The U.S. House of Representatives Passes ACG Priority: Thank You ACG Members for Your Advocacy Efforts!
From ACG Legislative and Public Policy Council Chair, Whitfield L. Knapple, MD, FACG
On Thursday, the U.S. House of Representatives voted 230-192 to pass H.R. 3, the “Elijah E. Cummings Lower Drug Costs Now Act.” The bill included language from the “Removing Barriers to Colorectal Cancer Screening Act” (H.R. 1570)—a top ACG legislative priority. Medicare beneficiaries are currently subject to cost-sharing when a polyp is removed during a screening colonoscopy. ACG members have long championed legislation to resolve this issue. Thank you ACG members for all of your advocacy efforts, and thank you to the ACG Governors for requesting that H.R. 1570 be included in any larger, year-end health care package.
Two Republican House members voted for H.R. 3: Brian Fitzpatrick (R-PA) and Jamie Herrera Butler (R-WA). The House also defeated a Republican alternative drug pricing amendment 223-201, but this alternative also included language from H.R. 1570. Why is this important? While H.R. 3 is not expected to go anywhere in the U.S. Senate, our efforts are not for naught. Since H.R. 1570’s language was included in both the Democratic and Republican U.S. House proposals, ACG continues to push both Republican and Democratic U.S. Senators to include the bipartisan “Removing Barriers to Colorectal Cancer Screening Act” in any of its year-end health care packages.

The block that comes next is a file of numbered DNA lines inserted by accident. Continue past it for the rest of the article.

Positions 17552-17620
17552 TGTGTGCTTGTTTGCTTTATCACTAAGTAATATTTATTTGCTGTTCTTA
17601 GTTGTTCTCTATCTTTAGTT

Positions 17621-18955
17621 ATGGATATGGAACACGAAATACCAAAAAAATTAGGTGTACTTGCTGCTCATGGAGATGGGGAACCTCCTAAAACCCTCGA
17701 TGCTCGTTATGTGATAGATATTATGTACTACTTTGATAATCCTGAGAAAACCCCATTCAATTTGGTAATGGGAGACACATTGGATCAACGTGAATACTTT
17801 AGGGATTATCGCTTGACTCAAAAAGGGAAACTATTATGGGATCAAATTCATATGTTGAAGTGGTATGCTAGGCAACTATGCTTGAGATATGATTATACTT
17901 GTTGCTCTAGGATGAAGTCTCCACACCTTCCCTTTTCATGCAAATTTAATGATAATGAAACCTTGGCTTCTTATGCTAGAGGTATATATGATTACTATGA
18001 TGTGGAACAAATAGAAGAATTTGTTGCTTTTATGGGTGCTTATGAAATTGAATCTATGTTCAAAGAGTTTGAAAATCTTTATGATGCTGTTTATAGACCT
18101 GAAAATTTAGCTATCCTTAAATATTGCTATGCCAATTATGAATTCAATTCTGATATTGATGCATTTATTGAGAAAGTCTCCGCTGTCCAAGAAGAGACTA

What does HR 3 do? The bill requires the U.S. government to negotiate the prices of drugs for federal health care programs based on an “Average International Market” price. This includes at least 25 Medicare Part D drugs annually, ultimately increasing this number to 50 (this was added to get more House Democrats to approve the bill). The bill also allows commercial insurers to request the same pricing. The bill caps out-of-pocket drug spending at $2,000 for Medicare Part D beneficiaries. HR 3 also restricts annual drug manufacturer price increases, forcing companies to rebate the portion of the increase that is above the rate of inflation. Of note to ACG members, the bill also encourages use of physician-administered biosimilars in Medicare Part B by increasing reimbursement.
The Congressional Budget Office (CBO) predicts that the legislation overall would save the federal government $456 billion over 10 years. Of note, CBO estimates that the cost of implementing H.R. 1570 is $3 billion over 10 years. The CBO projects that H.R. 3 would result in 30 fewer drugs being approved over the next decade due to the impact on research and development. As context, according to Politico, roughly 300 new drugs are approved every decade. Read the full CBO cost estimate here.
ACG will continue to update you as talks progress on the U.S. Senate side of the Capitol Building.
Thank you again ACG members!
New Practice Management Toolbox Article on How to Get What You Want From Negotiation
A Message from Practice Management Committee Chair Dr. Louis J. Wilson, MD, FACG
No matter what practice setting they are in, doctors cannot avoid taking responsibility for improving their practice.
Watch as Dr. Wilson invites you to explore the Practice Management Toolbox, a series of highly relevant articles that will improve your practice written by your ACG colleagues on the Practice Management Committee.